Asheville Masonic Temple (80 Broadway St., Downtown Asheville, 828-239-0928,, though still a functioning Masonic temple, in recent years has been opened to the public as a venue for plays, music, weddings and other events. The exterior of 1915 four-story brick building Downtown, designed by the firm of Smith & Carrier, is something of a conglomeration of styles – Romanesque and Beaux-Arts with Greek Revival classical touches in the Ionic columns over the entrance. Inside, there’s a 270-seat horseshoe-shaped theatre with balcony and orchestra seating.


Flat Rock Playhouse (2661 Greenville Hwy., Flat Rock, 828-693-0731, is the official State Theatre of North Carolina, though the state provides only 2% of funding. The theatre draws some 100,000 patrons a year to its original 468-seat Main Stage, a barn-like (but now air-conditioned and comfortable) theatre in Flat Rock, dating to 1952. Flat Rock puts on around a dozen productions a year, all highly professional and featuring many Equity actors and often elaborate sets. Many of the productions are musicals or comedies. The theatre also operates a college apprentice and intern residence program in the summer and fall. Tickets for Main Stage productions are around $45-$70, with a variety of discounts available.


Haywood Arts Regional Theatre (HART Performing Arts Center at Shelton House, 250 Pigeon St., Waynesville, 828-456-6322, is a community thea-tre in Waynesville that stages about six to eight main productions each year, plus about five studio productions. Tickets are around $20-30, with discounts available. Season passes are available from $160.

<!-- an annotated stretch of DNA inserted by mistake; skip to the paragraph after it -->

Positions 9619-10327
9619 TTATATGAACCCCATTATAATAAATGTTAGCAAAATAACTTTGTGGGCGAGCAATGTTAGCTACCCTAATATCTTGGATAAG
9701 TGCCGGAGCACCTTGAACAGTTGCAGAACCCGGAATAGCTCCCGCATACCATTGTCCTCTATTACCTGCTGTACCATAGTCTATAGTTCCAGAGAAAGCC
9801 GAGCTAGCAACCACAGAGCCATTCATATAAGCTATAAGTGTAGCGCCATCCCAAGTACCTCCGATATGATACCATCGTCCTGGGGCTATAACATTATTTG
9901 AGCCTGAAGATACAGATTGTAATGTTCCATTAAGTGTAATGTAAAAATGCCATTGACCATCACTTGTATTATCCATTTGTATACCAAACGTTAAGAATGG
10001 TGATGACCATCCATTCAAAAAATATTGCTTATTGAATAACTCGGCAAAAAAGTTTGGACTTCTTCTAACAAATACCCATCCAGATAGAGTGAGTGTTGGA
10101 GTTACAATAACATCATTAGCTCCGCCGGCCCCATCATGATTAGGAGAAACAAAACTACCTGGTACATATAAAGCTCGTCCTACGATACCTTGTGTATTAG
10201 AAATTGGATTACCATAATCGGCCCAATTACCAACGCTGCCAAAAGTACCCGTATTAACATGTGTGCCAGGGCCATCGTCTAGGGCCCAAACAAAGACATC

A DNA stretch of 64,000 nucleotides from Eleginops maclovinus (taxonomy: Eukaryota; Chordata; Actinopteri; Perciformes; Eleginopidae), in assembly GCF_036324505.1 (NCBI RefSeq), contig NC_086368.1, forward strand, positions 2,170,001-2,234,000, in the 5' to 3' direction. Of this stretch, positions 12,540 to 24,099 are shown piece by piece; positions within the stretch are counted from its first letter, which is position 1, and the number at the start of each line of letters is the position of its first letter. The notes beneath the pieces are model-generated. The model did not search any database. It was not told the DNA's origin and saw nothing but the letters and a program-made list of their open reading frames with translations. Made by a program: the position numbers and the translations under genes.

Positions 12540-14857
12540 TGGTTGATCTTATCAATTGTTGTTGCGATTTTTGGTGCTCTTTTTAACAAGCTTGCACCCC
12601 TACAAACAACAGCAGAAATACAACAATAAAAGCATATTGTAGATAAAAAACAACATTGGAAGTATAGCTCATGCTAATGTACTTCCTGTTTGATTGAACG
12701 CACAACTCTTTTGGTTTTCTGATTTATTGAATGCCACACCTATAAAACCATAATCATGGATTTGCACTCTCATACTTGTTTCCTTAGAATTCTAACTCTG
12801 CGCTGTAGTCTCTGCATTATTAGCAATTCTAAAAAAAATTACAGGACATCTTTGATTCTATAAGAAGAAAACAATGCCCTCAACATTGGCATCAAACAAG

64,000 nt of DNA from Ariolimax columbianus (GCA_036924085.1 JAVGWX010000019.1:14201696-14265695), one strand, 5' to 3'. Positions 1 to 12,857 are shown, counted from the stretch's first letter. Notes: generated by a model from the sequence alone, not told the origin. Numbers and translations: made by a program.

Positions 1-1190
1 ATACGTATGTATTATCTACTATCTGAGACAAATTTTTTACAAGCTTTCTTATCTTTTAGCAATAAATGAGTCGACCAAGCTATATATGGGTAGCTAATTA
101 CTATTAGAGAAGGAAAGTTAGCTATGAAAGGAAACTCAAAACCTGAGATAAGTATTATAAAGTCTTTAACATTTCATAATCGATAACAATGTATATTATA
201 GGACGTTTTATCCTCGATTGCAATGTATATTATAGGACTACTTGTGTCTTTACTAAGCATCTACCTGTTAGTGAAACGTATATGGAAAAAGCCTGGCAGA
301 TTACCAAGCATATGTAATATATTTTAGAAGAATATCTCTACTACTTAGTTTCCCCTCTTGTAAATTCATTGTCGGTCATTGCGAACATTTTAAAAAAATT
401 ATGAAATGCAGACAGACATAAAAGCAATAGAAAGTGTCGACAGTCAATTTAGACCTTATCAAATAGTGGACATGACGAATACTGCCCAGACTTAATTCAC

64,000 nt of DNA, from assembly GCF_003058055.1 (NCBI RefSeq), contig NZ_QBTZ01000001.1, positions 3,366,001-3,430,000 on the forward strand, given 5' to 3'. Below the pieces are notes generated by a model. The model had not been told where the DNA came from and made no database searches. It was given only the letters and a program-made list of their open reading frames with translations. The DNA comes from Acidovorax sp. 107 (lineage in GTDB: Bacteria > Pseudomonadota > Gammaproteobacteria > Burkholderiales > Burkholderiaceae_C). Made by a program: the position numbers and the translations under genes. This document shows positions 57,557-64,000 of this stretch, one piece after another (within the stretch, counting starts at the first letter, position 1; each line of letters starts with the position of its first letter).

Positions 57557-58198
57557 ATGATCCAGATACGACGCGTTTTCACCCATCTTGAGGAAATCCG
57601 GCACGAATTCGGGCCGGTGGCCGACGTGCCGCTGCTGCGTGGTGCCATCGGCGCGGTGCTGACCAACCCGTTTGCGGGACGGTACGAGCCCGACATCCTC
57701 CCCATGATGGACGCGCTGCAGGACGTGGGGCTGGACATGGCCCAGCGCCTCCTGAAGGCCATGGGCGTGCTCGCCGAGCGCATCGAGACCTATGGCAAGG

Montford Park Players (92 Gay St., Montford District, Asheville, 828-254-5146, is known for its Shakespeare in the Park productions, the longest-running Shakespeare production in the state. The Players have a 20-week sum-mer season, May to October, staging about a half-dozen productions at the outdoor Hazel Robinson Amphitheatre behind the Montford Recreation Center off Pearson Avenue. Many bring a picnic to enjoy before the play. Alcohol is permitted for adults 21 and over. All actors are volunteers. Summer productions are free, though you need a ticket unless you are renting a lawn chair. A hat is passed at intermission, and you can donate online. A donation of $5 is suggested. Lawn chair rentals are about $10. Parking is free.